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MP sceptical as industry hopes for fisheries bill

Local whitefish boat Tranquility fishing off Shetland. Photo: Ivan ReidLocal whitefish boat Tranquility fishing off Shetland. Photo: Ivan Reid

TAKING full control of fisheries regulations once the UK has exited the EU in March 2019 is by no means a done deal yet, according to isles MP Alistair Carmichael.

He said suspicions would remain for as long as the UK government was unwilling or unable to give a straight answer to a straight question.

In parliament on Thursday, fishing minister George Eustice confirmed that regulations under the Common Fisheries Policy (CFP) would be transferred into domestic law.

Responding to a question from former Labour fishing minister Ben Bradshaw, he told MPs: “The EU (Withdrawal) Bill will bring across current EU legislation to provide continuity on the day we leave and in the context of fisheries this will include the body of technical conservation regulations currently set by the EU.”

Simon Collins of the Shetland Fishermen’s Association said that fishermen were led to believe that a fisheries bill would be introduced to parliament in 2018 to legislate for the UK having control of access to its waters and the right to set its own quotas.

Collins said he was satisfied that the current government would try to do what they had promised in their manifesto but wouldn’t go as far as saying he was confident that it would actually happen.

Carmichael meanwhile said it was “probably sensible” to roll over the CFP and then have the right to change “what we don’t like”.

However, he said his suspicion was raised when receiving answers from prime minister Theresa May like this one, two weeks ago:

“When we leave the EU we will be leaving the Common Fisheries Policy. As part of the agreement that we need to enter into for the implementation period, obviously this and other issues will be part of that agreement, but when we leave the European Union, we will leave the Common Fisheries Policy.”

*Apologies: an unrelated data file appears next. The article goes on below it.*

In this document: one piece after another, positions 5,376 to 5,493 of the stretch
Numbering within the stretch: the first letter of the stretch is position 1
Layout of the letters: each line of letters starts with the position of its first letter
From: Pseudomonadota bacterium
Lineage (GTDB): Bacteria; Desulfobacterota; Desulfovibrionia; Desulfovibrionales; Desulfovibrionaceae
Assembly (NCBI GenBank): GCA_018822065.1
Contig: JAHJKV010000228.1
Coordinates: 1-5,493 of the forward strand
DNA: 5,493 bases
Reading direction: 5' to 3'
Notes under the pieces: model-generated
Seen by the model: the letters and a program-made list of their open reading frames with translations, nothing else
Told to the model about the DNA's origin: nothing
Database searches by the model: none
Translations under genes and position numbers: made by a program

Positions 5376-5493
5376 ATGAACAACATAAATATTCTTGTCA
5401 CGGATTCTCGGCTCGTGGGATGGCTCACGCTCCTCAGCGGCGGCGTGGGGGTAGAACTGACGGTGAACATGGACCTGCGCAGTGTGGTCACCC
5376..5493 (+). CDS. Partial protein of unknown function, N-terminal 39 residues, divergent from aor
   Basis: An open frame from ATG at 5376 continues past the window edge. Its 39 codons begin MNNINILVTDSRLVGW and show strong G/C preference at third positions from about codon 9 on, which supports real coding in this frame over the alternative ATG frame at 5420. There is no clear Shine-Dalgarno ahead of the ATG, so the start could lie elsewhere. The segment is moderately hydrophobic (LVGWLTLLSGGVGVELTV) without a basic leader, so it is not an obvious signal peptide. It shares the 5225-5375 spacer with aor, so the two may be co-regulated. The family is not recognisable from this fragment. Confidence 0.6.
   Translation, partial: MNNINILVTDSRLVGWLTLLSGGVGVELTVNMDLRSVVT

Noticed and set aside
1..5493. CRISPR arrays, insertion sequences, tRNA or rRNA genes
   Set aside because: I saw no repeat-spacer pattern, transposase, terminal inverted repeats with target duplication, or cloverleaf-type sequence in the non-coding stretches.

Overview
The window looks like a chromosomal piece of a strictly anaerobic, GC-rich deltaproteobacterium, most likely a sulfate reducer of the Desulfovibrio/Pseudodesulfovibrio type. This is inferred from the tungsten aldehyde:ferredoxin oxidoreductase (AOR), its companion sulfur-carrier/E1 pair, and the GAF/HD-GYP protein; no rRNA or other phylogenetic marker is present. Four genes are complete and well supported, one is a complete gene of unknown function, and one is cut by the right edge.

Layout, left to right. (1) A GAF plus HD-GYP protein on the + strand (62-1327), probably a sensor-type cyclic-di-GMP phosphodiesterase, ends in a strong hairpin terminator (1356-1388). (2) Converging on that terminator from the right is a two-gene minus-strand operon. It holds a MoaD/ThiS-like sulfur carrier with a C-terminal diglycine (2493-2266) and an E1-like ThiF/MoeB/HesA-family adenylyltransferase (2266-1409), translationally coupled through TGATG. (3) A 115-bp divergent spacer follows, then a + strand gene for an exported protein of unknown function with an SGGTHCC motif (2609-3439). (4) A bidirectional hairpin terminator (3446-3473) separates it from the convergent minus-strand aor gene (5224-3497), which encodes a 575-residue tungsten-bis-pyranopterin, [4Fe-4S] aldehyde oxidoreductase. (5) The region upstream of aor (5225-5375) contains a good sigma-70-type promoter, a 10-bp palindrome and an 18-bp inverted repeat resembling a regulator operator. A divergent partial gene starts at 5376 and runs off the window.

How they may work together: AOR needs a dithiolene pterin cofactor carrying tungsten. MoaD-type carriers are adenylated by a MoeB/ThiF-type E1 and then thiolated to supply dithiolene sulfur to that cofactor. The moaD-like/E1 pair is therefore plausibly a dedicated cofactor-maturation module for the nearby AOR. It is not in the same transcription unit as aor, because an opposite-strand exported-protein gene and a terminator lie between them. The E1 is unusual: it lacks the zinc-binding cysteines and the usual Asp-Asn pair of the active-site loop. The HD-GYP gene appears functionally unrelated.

Carmichael said it would be a very easy thing to say for the government that fishing would not be negotiable, but they haven’t done so.

“The hesitation from the government is a little bit worrying,” he said, “and it does make me think that they still feel that this is something they could take to the table in term of the negotiations with the EU.

“I said many times during the recent general election that I wanted to see fishing ringfenced in the negotiations, because it always suffers from being traded off for car manufacturers or financial services.”

Collins, meanwhile, was more optimistic: “The UK government will introduce a fisheries bill in 2018 before coming out of the EU which will remove two very important pieces of the CFP, and therefore will not be rolled over.

“That is control of access to our waters and the other is the power for the UK to set its own quotas.

“These are the really critical parts, the other parts of the CFP would be desirable to change, but that has to wait until after Brexit because there isn’t the time to do it before.”

This means UK will be able to set its own quotas like other coastal states but fishermen will still have to comply with the EU discards ban as this and hundreds of other CFP regulations will be transferred into domestic law.

“We are satisfied with the UK government’s commitment to regaining control of access to our waters in 2019,” Collins said.

“It will take time to change the great mass of things, but the really important things, we are assured, will be in legislation next year.”